Fig. 4
figure 4

A Flowering time observation of wild type and transgenic Arabidopsis plants. B Flower characterization of wild type and transgenic Arabidopsis plants. The first line showed the top view of flowers and the second line showed the side view of flowers under a stereomicroscope

Alexander staining was performed on the stamens of unopened flowers to further confirm this phenomenon. Figure 5 A showed that the anther aspect ratio (anther width/anther length) of three cgo-MIR390s-overexpressed plants was all larger than that of wild-type, suggesting that these three genes all regulated the morphological development of stamens. At this time, the pollen of wild-type did not reach full maturity. In contrast, pollen cells of cgo-MIR390a and MIR390b overexpressing plants were fully mature and kept inside the locules of anther, while the anther of cgo-MIR390c-overexpressing plants was prematurely dehisced and pollen grains were released (Fig. 5 A). Figure 5B-D also illustrated that the pollen amount from fully open flowers of cgo-MIR390s-overexpressed plants, especially MIR390c, was lower than the wild-type, but the pollen viability was generally as high as that of WT. Moreover, in vitro pollen germination assays showed normal pollen germination and pollen tube growth in transgenic plants (Fig. 5E-G).

The pistil morphologies also changed in transgenic Arabidopsis, mainly in the stigma. Figure 5 H showed that the stigma papilla cells of wild-type plants exhibited a finger-like shape and were tightly arranged, while the majority of papilla cells of cgo-MIR390a and MIR390b overexpressed plants are shrunken. This kind of cells of MIR390c-overexpressed plants displayed morphology similar to the wild-type but was more loosely arranged. In addition, all transgenic plants split styles and stigmas. These changes in stamens and pistils may affect fruit development and seed setting rate.

Fig. 5
figure 5

Phenotype changes in floral organs of wild type and transgenic Arabidopsis plants. A The stamens staining with Alexander solution under an optical microscope. B The pollen grains staining with Alexander solution under an optical microscope. C-D The statistical results of the pollen stains’ number and staining rate under an optical microscope with 10×magnification. E In vitro pollen germination and pollen-tube growth under an optical microscope with 20×magnification. F-G The statistical results of pollen germination rate and pollen tubes’ length. H The stigma of pistils under an electron microscope. The different letters indicate significant differences (P < 0.05)

Effect of cgo-miR390s on fruits and seeds development in Arabidopsis

Although all transgenic plants flowered at a similar time as the wild-type, their senescence time was earlier than WT, especially in the reduced flowering (Fig. 6) and fruit ripening time (Fig. 7 A). By observing under a stereomicroscope, the fruit pods of all transgenic plants were thicker than those of the wild-type, with those of cgo-MIR390a and MIR390b overexpressed plants longer than MIR390c and WT (Fig. 7 A and B). The anatomical observation of fruits was further performed, which showed that the three genes overexpressed plants had different degrees of ovule abortion, and the seed volume of transgenic plants was larger than that of WT (Fig. 7 C). These results further indicated that cgo-miR390s were involved in fruit development by regulating the development of floral organs.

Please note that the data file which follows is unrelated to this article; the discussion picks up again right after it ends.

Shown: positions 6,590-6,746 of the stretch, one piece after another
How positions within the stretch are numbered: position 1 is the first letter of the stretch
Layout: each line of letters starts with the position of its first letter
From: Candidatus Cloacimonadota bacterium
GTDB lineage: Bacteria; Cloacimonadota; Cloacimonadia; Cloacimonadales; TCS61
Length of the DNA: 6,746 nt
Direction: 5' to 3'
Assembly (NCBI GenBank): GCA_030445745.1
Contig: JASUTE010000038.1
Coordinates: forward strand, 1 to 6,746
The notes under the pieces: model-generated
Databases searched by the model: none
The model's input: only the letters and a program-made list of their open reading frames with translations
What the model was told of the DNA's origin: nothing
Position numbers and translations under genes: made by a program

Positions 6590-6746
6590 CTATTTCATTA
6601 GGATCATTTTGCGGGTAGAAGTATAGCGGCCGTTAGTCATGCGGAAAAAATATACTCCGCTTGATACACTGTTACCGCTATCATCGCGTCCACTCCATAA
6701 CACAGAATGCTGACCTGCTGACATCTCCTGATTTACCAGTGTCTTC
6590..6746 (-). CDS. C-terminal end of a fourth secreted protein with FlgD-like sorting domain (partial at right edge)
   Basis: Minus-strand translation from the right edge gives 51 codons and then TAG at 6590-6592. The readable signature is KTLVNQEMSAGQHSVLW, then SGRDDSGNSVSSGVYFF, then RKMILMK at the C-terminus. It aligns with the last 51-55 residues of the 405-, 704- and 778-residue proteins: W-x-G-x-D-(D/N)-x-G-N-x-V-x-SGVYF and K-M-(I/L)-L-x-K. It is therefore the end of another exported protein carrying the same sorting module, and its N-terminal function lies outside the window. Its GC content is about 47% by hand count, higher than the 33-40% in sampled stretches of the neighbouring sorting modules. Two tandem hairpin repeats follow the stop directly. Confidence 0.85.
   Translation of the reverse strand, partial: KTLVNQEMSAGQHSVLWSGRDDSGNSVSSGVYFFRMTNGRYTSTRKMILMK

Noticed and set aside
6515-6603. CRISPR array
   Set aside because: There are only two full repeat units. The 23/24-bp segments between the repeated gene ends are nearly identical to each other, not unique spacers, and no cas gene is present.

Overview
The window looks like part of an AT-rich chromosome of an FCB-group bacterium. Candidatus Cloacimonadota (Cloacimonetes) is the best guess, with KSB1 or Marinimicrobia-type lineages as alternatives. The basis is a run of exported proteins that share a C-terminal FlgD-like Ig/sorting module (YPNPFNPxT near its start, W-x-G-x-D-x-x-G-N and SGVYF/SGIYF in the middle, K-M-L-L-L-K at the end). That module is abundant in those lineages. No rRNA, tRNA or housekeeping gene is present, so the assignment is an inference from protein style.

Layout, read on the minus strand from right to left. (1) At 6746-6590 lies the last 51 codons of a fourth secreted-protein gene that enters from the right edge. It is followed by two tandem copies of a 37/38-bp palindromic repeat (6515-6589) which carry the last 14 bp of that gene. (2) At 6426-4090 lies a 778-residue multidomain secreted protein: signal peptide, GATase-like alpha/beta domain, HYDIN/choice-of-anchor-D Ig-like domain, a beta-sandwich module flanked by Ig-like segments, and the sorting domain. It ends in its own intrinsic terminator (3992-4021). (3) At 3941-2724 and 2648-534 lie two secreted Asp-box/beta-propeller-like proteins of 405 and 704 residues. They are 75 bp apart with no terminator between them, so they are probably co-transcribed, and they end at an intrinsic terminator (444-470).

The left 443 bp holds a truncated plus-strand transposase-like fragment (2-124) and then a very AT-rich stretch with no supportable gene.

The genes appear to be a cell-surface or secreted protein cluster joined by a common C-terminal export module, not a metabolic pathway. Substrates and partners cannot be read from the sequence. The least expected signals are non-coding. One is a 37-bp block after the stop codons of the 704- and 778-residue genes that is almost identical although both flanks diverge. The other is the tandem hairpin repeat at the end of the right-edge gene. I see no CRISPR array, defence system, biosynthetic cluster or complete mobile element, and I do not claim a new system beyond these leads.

Fig. 6
figure 6

Fruit ripening observation of wild type and transgenic Arabidopsis plants

Fig. 7
figure 7

Phenotype changes in fruit pods of wild type and transgenic Arabidopsis plants. A Comparison of fruit morphology. B Measured size of mature siliques. The different letters indicate significant differences among 4 samples within a single group (P < 0.05). C Anatomical images of fruit pods. The white arrows point to absent or abort seeds

Discussion

miR390s in plants are the ancient family of miRNAs with a high level of conservation among species [22]. Mature sequence analysis indicated that the three kinds of miR390s in Cymbidium goeringii were conserved. Secondary structure prediction showed that the mature miRNAs were all clustered in the same precursor. Studies of miRNA clusters in animals showed that evolutionarily conserved miRNAs are significantly enriched in clusters. The miRNAs in the same cluster have cooperative effects, which is called “functional co-adaptation” model [23]. We then analyzed the expression patterns by Quantitative real-time PCR (qRT-PCR), observing that the expression levels of cgo-miR390a-5p (miR390b-5p, miR390c-5p) and cgo-miR390a-3p.1 (miR390b-3p.1, miR390c-3p) were opposite in ovary but the expression trends of them in other floral organs were similar. During floral buds development, the highest expression of cgo-miR390a-5p and cgo-miR390a-3p.1 was obtained when the floral buds grew to 1-3 cm and significantly decreased after this stage. In particular, the expression pattern of miR390a-3p.2 (miR390b-3p.2) was different from the other two kinds of cgo-miR390s not only in floral organs but also in floral bud development. The above results indicated that there may be synergy between cgo-miR390a-5p and cgo-miR390a-3p.1, while miR390a-3p.2 were inclined to play roles independently. These inferences seemed to be further substantiated by the functional verification in Arabidopsis.